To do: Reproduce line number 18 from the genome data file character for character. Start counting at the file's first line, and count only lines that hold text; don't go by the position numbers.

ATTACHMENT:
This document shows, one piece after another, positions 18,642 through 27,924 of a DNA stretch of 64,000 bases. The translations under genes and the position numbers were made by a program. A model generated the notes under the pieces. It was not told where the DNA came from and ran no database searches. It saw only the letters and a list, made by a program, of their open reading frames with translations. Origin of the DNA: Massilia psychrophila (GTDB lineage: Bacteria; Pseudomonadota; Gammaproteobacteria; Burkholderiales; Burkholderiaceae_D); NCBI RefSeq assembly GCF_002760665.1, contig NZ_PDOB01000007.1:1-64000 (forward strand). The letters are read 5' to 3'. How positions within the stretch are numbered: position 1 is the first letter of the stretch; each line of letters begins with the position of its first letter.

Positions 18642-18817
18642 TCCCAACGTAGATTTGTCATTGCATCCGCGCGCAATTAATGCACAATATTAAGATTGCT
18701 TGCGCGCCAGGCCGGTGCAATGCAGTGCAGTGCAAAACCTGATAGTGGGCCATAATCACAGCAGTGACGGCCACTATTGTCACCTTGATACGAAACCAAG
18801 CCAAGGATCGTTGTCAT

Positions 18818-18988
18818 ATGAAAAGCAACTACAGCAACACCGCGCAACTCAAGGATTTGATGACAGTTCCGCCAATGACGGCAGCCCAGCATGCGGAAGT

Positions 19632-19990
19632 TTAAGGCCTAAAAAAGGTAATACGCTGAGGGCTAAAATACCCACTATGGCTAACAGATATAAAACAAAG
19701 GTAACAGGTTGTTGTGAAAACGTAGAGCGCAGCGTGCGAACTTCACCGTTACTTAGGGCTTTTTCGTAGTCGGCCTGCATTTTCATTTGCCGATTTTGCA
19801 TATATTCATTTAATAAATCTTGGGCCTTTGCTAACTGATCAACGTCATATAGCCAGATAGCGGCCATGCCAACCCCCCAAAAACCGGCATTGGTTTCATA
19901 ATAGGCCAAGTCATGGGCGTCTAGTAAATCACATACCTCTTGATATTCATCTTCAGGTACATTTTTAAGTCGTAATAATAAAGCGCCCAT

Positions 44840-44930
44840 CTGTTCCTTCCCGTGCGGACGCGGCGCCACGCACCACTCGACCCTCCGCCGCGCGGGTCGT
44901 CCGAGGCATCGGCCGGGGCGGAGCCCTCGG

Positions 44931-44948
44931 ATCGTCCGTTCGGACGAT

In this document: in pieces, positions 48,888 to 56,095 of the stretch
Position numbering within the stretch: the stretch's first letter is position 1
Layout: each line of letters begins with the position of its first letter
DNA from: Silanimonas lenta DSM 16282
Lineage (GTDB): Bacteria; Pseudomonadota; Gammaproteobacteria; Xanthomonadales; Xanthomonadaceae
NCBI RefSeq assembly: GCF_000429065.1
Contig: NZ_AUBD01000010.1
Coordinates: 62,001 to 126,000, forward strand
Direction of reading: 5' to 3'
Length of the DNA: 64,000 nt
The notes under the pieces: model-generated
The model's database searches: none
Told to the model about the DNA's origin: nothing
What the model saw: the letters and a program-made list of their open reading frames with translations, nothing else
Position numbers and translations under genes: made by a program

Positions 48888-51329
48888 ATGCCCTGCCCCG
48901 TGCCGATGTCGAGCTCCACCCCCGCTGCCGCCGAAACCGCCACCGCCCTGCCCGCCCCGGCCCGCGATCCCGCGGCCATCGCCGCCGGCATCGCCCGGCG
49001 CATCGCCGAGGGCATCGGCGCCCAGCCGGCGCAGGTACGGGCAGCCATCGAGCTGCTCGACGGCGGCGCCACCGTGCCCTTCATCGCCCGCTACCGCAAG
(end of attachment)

In this document: in pieces, positions 48,888 to 56,095 of the stretch